Study Finds That Arizona's the Place for Vortexes, Alien Lights, Lost Gold Mines — and Conspiracists

Jake Angeli, otherwise known as the QAnon Shaman, protested in Peoria in October 2020 several months before storming the U.S. Capitol.
Jake Angeli, otherwise known as the QAnon Shaman, protested in Peoria in October 2020 several months before storming the U.S. Capitol. TheUnseen011101
Whether far-right, far-left, or just plain far out of this world, Arizona seems to have a magnetic attraction to those on the fringes of society.

True believers claim vortexes radiate special energy in Sedona, mysterious lights hover in Phoenix skies, and hidden gold is buried in the aptly named Superstition Mountains. Arizona is a hive of political conspiracy theories, such as "Stop the Steal," (Biden won Arizona) and QAnon, whose devotees believe Satan-worshipping pedophiles, led by Democrats, the media, and celebrities, kidnap children, drink their blood for energy, enslave them as sex workers.

Clinging to such convictions landed Arizona near the top of the list of "top conspiracy destinations," in one recent "study." Authors claim 51 million Americans, one in five, believe some kind of conspiracy theory.

You won't have to travel far for a sampling.

Around 100 miles north of Phoenix, twisted juniper trees are among the first signs visitors know they're nearing what believers call a vortex in Sedona. Believers they say a vortex, a kind of inter-dimensional portal, sits on Airport Mesa, perched on Table Top Mountain in the Coconino National Forest.
click to enlarge Sedona is home to several vortexes believers claim. - DAVE CLARK
Sedona is home to several vortexes believers claim.
Dave Clark

New Age followers claim aliens wedged a giant crystal under Bell Rock. Psychic Page Bryant claimed several sites in Sedona to be electromagnetically teeming with vortexes, which can be used for healing. Visitors have reported seeing orbs and portals in the high desert.

Sedona is ranked No. 3 in the nation for the best road trip along Route 666 or The Devil's Highway, according to a study by a luggage shipping business My Baggage.

"We set out to find the top conspiracy destinations around the U.S., creating a travel hit list for conspiracy lovers in the form of a ‘Route 666’ travel guide," the group said.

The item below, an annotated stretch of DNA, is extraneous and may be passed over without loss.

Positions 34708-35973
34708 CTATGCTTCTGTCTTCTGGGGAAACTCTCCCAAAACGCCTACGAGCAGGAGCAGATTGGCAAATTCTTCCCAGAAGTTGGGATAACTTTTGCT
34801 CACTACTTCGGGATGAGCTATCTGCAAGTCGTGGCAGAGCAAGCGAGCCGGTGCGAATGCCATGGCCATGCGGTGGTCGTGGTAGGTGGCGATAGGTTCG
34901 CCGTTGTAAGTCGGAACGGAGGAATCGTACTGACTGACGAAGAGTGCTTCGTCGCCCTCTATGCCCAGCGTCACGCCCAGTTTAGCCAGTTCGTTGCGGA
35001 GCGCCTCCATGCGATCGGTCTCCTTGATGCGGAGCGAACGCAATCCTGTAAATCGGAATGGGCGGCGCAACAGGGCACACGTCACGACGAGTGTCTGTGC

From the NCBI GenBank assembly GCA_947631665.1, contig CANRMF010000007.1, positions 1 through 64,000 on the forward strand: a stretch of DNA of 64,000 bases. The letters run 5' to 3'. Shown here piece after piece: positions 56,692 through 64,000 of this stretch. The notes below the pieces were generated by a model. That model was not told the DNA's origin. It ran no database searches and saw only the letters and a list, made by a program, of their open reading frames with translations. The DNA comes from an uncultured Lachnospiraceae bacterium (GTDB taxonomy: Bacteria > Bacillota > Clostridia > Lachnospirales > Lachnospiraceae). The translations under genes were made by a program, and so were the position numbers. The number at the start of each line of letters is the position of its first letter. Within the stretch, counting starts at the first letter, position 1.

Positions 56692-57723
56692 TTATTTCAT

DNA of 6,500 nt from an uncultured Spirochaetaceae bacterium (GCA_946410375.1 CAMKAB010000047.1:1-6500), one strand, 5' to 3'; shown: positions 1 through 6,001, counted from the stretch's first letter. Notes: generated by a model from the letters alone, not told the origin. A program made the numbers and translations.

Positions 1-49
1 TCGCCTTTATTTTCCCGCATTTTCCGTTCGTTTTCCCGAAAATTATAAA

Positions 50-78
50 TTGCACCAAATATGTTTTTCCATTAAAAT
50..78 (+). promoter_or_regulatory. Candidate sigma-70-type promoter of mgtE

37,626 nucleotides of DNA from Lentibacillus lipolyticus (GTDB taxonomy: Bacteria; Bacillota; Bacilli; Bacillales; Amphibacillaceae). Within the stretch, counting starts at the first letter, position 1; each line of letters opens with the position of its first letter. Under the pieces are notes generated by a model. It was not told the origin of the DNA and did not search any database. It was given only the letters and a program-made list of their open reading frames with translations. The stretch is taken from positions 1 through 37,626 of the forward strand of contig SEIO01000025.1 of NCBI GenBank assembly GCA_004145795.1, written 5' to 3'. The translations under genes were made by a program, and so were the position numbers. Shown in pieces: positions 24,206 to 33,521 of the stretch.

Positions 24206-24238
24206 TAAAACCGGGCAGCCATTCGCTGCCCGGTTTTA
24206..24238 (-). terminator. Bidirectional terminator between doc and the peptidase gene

Rankings are based on, among other things, distance from the nearest city, accessibility, number of hotels nearby the conspiracy, popularity of the conspiracy on Google, plus fun things to do while you're checking out the nearest vortex.

Phoenix and the Sedona Vortex lag in the My Baggage "rankings," behind Sacramento with its proximity to Bigfoot's stomping grounds and Los Angeles's "haunted" Cecil Hotel. But Phoenix rates wackier than Athens, Georgia (the Georgia Guidestones) and the "hidden chambers" behind Abe Lincon's head on Mount Rushmore, in South Dakota.

But the Sedona Vortex isn't the only Arizona mystery to captivate the imagination of storytellers.

While stargazing Arizona's night sky in the late 1990s, hundreds of residents claim they saw a different kind of light show. At the time, Comet Hale-Bopp was forecasted to become the brightest comet in roughly 20 years. That same night mysterious colored lights in a vee pattern were seen across the sky. Observers with a telescope claim that it was just aircraft in the sky but others suggest it was the work of aliens.

Phoenix is surrounded by high and dry mountains some that draw gamblers looking to strike it rich.
Despite searching for more than 100 years, none has been able to find the Lost Dutchman's Gold Mine, but that doesn't stop people willing to die trying. The remains of Jesse Capen, a Denver man in his mid-30s was found three years after his disappearance in the mountains. German Jacob Waltz was said to have a gold mine around the Superstition Mountains.

The next generation of folklore includes internet-born and grown groups like QAnon. 

It is heavily pro-Trump, is considered a domestic terrorism group by the F.B.I., and has tentacles into the Arizona GOP alongside the Republican party nationwide. QAnon followers subscribe to a theory that a satanic child sex-trafficking ring controls the U.S. government, and the world. In 2017, that notion  sprouted from an anonymous person claiming to work for the government.

Phoenix local Jake Angeli, the self-proclaimed QAnon Shaman, known for his fur and horned-helmet get-up, was a regular at protests and often carried a sign proclaiming "Q Sent Me."

Unlike these other myths, QAnon has prompted violence — such as when protestors broke into the U.S. Capitol on January 6 and rioted once inside. The group attempted to disrupt Congress while counting the electoral votes after the presidential election in 2020.

That day, a shirtless Angeli trekked to Washington, D.C., plastered in red, white, and blue face paint, while holding an American flag with a sharp object at its tip.

Angeli claimed that "It's Only a Matter of Time. Justice is Coming" as a warning to political leaders.

The 34-year old has since pleaded guilty to a felony charge and faces 20 years in prison.

Whether it's something in the water, or lack thereof, or the heat, Arizona is rife with conspiracy theorists in the desert.
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Kristen Mosbrucker is a journalist who hails from the Northeast but has spent much of her career over the past decade across the South. She has interviewed everyone from business executives to homeless folks. She's covered business on the Texas-Mexico border in deep South Texas for the McAllen Monitor, technology and the defense industry in San Antonio for American City Business Journals, and the petrochemical industry in Louisiana for The Advocate newspaper. Early in her career, she spearheaded hyperlocal community news coverage for an NPR member station in Philadelphia.